Re-energised, it was time for food. The Donghuamen night market was about a 20 minute walk away and took us into a totally new world – a wide pedestrian street lined with high end shops and malls. It was easy to identify the night market which ran off towards the Forbidden City as it had a beautiful gate and lights strung over the narrow street. Food choices ran from skewered scorpions (still wiggling) to snakes on sticks and other disgusting things to beef skewers, pancakes and other more normal food. A few narrow streets off to the side sold all sorts of tourist stuff. Definitely a fun place for dinner.

The easiest way for us to see the Great Wall was to join a tour which was organized by the hotel. We normally stay away from tours, but this one was really worth it – the guide spoke excellent English and we learnt all sorts of information about Beijing. The trip out to the Great Wall at Badaling took a couple of hours and as we were making our way through Beijing and passed some familiar landmarks, we realised just how far we had walked the previous day.

We passed a number of entrances to the Great Wall on the drive - the wall seems to meander willy nilly over all the ridges. The benefit of going all the way to the section at Badaling is that it affords one of the best views of the wall snaking off into the distance.
Once at Badaling we caught a cable car up to the wall. There is also an option to walk the whole way, but the majority of our group wanted the cable car – so that is what we had to do. I had heard that the wall is steep in places, but I was not prepared for the steepness here in Badaling. Not only are the steps various heights, but many sections have no steps at all – the surface is smooth and steep – which isn’t too bad if you are going up but it makes the downward journey a little tense. Once we reached the watchtower, the crowds thinned and we walked a short distance further (downhill which necessitated another uphill struggle on the return trip). We passed a number of elderly Chinese who were heading up to the watchtower and they all gave us “thumbs up” and toothy smiles. Keeping an eye on the time, it wasn’t long before we had to head back to the cable car and our bus for the next section of the tour. Great Wall of China – been there, done that.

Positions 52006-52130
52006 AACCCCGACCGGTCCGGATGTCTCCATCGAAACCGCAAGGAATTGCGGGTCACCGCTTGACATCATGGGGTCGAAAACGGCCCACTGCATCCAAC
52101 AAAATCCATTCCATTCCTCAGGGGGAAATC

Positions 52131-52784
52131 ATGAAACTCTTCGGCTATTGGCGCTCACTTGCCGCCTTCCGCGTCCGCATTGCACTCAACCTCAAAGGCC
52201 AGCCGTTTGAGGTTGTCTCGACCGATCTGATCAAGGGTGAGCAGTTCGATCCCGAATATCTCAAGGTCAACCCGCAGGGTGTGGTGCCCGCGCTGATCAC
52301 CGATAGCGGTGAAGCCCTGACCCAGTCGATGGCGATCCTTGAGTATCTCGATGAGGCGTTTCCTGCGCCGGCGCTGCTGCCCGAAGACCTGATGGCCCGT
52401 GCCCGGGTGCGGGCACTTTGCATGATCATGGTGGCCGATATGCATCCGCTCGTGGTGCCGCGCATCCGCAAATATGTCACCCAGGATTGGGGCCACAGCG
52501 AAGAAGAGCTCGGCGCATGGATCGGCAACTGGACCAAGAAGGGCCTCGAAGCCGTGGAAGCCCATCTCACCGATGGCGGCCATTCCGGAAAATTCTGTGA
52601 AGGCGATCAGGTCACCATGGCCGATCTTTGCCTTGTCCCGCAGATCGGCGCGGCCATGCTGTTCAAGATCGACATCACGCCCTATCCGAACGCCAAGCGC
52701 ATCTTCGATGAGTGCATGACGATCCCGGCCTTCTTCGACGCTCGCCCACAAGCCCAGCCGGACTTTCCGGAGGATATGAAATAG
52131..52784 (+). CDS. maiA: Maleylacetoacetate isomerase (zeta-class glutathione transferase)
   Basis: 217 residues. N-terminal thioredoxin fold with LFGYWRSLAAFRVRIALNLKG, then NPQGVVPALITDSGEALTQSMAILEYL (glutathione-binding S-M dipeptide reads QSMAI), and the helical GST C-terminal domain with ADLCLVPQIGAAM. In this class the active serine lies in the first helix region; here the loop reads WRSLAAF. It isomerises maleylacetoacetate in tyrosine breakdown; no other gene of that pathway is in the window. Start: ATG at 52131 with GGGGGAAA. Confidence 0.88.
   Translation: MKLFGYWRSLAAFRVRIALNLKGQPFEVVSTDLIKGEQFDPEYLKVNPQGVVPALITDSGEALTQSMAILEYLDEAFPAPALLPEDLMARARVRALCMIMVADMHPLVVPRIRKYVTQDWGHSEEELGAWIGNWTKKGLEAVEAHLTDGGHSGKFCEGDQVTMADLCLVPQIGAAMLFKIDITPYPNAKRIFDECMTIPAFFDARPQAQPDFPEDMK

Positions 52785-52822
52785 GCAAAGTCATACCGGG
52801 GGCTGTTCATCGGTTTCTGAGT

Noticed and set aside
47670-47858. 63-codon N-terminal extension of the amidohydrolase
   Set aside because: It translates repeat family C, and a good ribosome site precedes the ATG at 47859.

Next stop was a Jade factory where we learnt the difference between soft jade (for sculpting) and hard jade (for jewellery). They also showed us how to tell fake from real – this was very interesting but not really of any value as real jade is so expensive, we would never be
Great Wall, BadalingGreat Wall, BadalingGreat Wall, Badaling

Unfortunately I had to walk all the way back up again! The crowds had thinned out substantially
buying any. Lunch was an excellent multicourse meal that was included in the tour price.

The Ming Tombs seem to be an obligatory stop on any tour and when I was first researching activities for this trip, the tombs were definitely NOT on my list. It was the dreariest hour of the day walking around having someone explain everything to you that you could read from placards. Most of the people on our tour couldn’t speak English either so it must have been even more boring for them.

In contrast, the visit to the Beijing Traditional Chinese Medical Health Preservation Research Center was fascinating. While a doctor gave a very entertaining talk on the differences between Western and Chinese medicine, we were all given an optional foot massage (for a very nominal fee) and then (optional) were given an assessment by one of the doctors. They seemed to be pretty spot on with minor body aches and pains and we both walked away with a months supply of Chinese medicine.

By now we were caught up in Beijing rush hour and we still had a visit to a silk factory. Our route took us close by our hotel and everyone else elected to get off the bus as they had a prior commitment (so they said) so it was Kelly, me and the tour guide who went on. Again this was fascinating as we learnt about single (used for thread and textiles) and double cocoons (used for the stuffing in pillows and quilts) and watched a quilt being made. The ball of thread from a double cocoon forms a sheet of tangled fibres which is stretched on a rack of 3’x5’. Other sheets are added to this to make a thick cottony bundle. Each bundle is then stretched to form one layer of the quilt. Each quilt can use as many as 400 bundles so thousands of double cocoons are used in just one quilt.

All in all – it was day well spent. Dinner once again was at the Donghuamen night market and as we were eating barbequed meat skewers, once again an elderly Chinese gave us a thumbs up. Not too sure what that is all about. Then it was time for a short nights rest before being up bright and early for our flight back to Hong Kong.

Additional photos below
Photos: 19, Displayed: 19


The Great Wall at BadalingThe Great Wall at Badaling
The Great Wall at Badaling

wall and people snaking off into the haze
Palace GuardsPalace Guards
Palace Guards

The one on the right was standing on a box - he was so short!